The Archbishop of Liverpool has made a special visit to the island.

The Most Reverend Malcolm McMahon travelled to the island last weekend to unveil a special sculpture of Saint Maughold, the Isle of Man’s patron saint.

The sculpture, lovingly crafted by island artist Shane Lucas, depicts Saint Maughold coming ashore at Maughold Head near Ramsey.

The artwork is now on display at the recently designated Cathedral Church of Saint Mary of the Isle.

Tradition states that Saint Maughold was an Irish prince who was converted to Christianity by Saint Patrick, the patron saint of Ireland.

Legend has it that Saint Patrick ordered Maughold to abandon himself to the Christian God as penance for his previous crimes by sailing from Ireland in an open boat without oars, saying ‘wherever you land will be your place of mission’.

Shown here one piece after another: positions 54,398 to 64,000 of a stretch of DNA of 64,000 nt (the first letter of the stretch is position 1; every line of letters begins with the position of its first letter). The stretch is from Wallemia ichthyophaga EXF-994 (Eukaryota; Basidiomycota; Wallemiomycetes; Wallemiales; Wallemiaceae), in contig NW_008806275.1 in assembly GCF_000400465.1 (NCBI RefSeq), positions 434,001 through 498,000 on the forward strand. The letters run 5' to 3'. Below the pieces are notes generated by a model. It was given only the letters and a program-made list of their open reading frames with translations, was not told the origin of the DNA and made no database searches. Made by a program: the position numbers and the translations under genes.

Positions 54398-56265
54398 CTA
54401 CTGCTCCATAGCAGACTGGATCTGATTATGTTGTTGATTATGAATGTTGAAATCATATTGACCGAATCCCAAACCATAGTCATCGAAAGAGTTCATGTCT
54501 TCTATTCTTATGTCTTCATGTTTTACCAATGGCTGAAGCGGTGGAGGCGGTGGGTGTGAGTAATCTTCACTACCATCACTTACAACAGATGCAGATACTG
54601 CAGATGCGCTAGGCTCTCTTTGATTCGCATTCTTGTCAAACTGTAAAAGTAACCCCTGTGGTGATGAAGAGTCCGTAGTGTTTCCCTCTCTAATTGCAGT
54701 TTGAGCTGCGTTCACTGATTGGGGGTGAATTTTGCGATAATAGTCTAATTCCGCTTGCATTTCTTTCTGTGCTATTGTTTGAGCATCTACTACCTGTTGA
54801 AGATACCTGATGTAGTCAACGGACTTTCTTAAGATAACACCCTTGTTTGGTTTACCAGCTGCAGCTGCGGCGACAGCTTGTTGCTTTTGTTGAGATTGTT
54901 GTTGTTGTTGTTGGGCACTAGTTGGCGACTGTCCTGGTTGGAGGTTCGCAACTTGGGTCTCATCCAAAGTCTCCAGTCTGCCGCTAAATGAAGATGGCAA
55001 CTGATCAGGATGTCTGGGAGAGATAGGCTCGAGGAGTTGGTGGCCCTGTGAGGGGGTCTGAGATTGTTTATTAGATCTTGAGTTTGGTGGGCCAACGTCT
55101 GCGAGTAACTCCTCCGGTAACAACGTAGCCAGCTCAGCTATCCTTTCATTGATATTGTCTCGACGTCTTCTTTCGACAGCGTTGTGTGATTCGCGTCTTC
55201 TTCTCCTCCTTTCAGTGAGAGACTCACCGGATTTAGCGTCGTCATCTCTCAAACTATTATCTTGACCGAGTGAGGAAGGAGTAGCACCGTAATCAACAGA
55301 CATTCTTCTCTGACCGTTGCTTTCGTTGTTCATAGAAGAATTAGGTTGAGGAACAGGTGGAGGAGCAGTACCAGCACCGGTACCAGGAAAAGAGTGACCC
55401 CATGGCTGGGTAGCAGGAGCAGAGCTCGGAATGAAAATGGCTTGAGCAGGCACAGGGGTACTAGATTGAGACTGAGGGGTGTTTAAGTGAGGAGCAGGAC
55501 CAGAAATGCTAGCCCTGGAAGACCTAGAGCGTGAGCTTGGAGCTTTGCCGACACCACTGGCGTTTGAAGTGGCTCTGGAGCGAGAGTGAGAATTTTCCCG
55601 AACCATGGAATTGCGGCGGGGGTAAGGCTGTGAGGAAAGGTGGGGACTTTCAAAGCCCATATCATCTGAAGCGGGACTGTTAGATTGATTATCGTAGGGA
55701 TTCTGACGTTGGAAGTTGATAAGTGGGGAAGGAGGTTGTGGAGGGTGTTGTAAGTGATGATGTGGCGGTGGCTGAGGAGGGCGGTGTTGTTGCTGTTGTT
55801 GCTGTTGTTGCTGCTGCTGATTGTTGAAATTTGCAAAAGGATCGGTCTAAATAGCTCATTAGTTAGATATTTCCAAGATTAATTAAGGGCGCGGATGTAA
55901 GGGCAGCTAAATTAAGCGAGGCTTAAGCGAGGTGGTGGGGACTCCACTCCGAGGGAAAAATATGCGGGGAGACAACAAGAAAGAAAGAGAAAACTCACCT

Maughold eventually drifted to the Isle of Man where he established himself and later became the first bishop of the island.

The sculpture
The sculpture (-)

During his visit to the island, Archbishop Malcolm also unveiled a plaque commemorating the elevation of the church of Saint Mary of the Isle, Douglas to cathedral status.

Last year, Pope Francis announced that the Church of Saint Mary of the Isle in Douglas was to be made a co-cathedral to the Metropolitan Cathedral of Christ the King, based 80 miles away in Liverpool city centre.

Co-cathedrals are rare in the Catholic Church, but exist when two dioceses, each with its own cathedral, are merged or when a single diocese spans two distinct civil jurisdictions.

The cathedral was built in 1859 and is situated directly across the main street from the Tynwald Parliament building

It is now the first Catholic co-cathedral in the British Isles and the island's second cathedral, with the other based in Peel.

Peel Cathedral was granted cathedral status by the Act of Tynwald in 1980, and is Church of England Diocese of Sodor and Man.